Part of what has come out of Toole's work is that room design and treatments are only a part of the equation, and flat, even response can be achieved in even average rooms when multiple subs are used and combined with Harman's SFM technologies. Toole just wrote an article about that on Audioholics, for anyone interested:

http://www.audioholics.com/room-acou...-multi-sub-sfm

Lastly, in regard to system cost, etc, JBL Synthesis systems start at around $18K for a 5.1 system and work there way up from there (plus calibration cost, which can vary). I would say the average Synthesis system is in the $50K to $150K range, but they can top out at half a million.

Hope this helps clarify at least my own position on these things, even if it differs from your own

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post #41 of 3888 Old 07-15-2016, 12:45 PM - Thread Starter
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One issue with there being less chat about Synthesis has less to do with it self then the customers. Besides the DIY crowd that help them the whole build and are interested in it all, a lot of Sythesis system customers are the turn key customers that gets the system bought and doesn't know what half of it does, is for, or understands anymore then they desire. Not everyone just a hunch of mine.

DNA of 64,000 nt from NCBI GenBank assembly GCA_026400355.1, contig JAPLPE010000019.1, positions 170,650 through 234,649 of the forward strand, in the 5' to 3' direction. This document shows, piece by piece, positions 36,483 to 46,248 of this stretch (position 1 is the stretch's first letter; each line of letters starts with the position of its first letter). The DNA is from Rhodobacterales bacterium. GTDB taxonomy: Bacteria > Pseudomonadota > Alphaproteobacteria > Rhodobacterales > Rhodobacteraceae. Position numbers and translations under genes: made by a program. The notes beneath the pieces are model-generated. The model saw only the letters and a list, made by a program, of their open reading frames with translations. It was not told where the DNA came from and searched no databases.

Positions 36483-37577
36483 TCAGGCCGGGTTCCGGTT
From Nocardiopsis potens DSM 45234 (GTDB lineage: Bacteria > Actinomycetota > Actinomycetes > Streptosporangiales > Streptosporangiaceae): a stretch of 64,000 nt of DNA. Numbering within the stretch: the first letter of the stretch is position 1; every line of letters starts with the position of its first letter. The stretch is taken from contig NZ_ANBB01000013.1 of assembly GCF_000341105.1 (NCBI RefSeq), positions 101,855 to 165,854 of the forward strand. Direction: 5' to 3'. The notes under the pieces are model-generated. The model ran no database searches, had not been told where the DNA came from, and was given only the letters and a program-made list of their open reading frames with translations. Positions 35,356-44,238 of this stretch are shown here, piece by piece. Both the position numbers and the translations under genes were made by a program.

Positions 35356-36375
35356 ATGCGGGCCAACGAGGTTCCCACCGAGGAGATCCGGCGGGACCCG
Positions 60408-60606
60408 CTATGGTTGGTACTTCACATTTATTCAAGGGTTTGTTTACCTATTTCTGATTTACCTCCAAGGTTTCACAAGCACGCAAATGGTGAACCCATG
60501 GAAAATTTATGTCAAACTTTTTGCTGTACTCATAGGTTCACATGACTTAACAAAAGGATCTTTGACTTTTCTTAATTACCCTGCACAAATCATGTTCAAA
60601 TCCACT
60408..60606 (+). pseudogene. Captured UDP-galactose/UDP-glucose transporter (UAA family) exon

I use JBL Pro cinema gear and I've lusted after JBL Synthesis systems for years and have always loved the approach. To me it represented what JBL learned in the comm theaters and refined it as you had said. The true magic lies in the EQ process/setup and that's hard to explain. They just need wowed in a demo. Speaking of wow Alcons Audio. They got the magic soup.

I think JBL is like Klipsch in a way to were its been around so long and so important to audio I don't think 10 threads would cover it all.
RE: your thoughts about who buys Synthesis systems. I think you are partly correct, which is a source of frustration for me. Synthesis represents what so many of us want - a finely tuned and accurate representation of what was intended by filmmakers and musicians - yet most home theater enthusiasts are not really aware of Synthesis at all. Yet many times these same enthusiasts will drop thousands and thousands of dollars on things that don't really matter - obscenely priced cables, power cords and line conditioners, for example. While a Synthesis SDEC and the accompanying calibration are not cheap, the cost can really pale in comparison to what someone can drop on the above mentioned items or on so called "high end" speakers that are really anything but! And, in the end, after calibration is done in your home (often by the same engineers who have just tuned a high end performance venue or mix stage), you have a system that is literally certified to exceed THX and SMPTE specs.
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post #42 of 3888 Old 07-15-2016, 12:51 PM